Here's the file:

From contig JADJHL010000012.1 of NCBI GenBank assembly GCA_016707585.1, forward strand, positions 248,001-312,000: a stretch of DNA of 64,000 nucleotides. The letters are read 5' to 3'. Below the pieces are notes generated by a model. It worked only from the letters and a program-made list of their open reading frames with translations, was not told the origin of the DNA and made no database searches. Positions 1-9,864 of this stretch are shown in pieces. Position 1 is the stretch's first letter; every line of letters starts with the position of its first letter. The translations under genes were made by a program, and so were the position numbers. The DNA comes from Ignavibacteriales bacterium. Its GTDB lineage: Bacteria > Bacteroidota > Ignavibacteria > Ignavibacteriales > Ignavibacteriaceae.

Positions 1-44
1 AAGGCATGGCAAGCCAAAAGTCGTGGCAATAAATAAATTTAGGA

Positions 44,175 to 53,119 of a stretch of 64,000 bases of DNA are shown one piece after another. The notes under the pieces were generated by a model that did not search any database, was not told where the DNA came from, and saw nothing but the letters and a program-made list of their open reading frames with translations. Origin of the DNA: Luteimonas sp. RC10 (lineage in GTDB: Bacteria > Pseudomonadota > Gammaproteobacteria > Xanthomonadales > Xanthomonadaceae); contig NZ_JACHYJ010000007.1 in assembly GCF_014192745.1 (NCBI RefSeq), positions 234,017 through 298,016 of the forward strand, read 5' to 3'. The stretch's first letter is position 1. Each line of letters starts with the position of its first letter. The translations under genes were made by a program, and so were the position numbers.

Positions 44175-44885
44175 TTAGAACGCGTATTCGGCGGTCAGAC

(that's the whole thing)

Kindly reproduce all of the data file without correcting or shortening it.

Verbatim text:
From contig JADJHL010000012.1 of NCBI GenBank assembly GCA_016707585.1, forward strand, positions 248,001-312,000: a stretch of DNA of 64,000 nucleotides. The letters are read 5' to 3'. Below the pieces are notes generated by a model. It worked only from the letters and a program-made list of their open reading frames with translations, was not told the origin of the DNA and made no database searches. Positions 1-9,864 of this stretch are shown in pieces. Position 1 is the stretch's first letter; every line of letters starts with the position of its first letter. The translations under genes were made by a program, and so were the position numbers. The DNA comes from Ignavibacteriales bacterium. Its GTDB lineage: Bacteria > Bacteroidota > Ignavibacteria > Ignavibacteriales > Ignavibacteriaceae.

Positions 1-44
1 AAGGCATGGCAAGCCAAAAGTCGTGGCAATAAATAAATTTAGGA

Positions 44,175 to 53,119 of a stretch of 64,000 bases of DNA are shown one piece after another. The notes under the pieces were generated by a model that did not search any database, was not told where the DNA came from, and saw nothing but the letters and a program-made list of their open reading frames with translations. Origin of the DNA: Luteimonas sp. RC10 (lineage in GTDB: Bacteria > Pseudomonadota > Gammaproteobacteria > Xanthomonadales > Xanthomonadaceae); contig NZ_JACHYJ010000007.1 in assembly GCF_014192745.1 (NCBI RefSeq), positions 234,017 through 298,016 of the forward strand, read 5' to 3'. The stretch's first letter is position 1. Each line of letters starts with the position of its first letter. The translations under genes were made by a program, and so were the position numbers.

Positions 44175-44885
44175 TTAGAACGCGTATTCGGCGGTCAGAC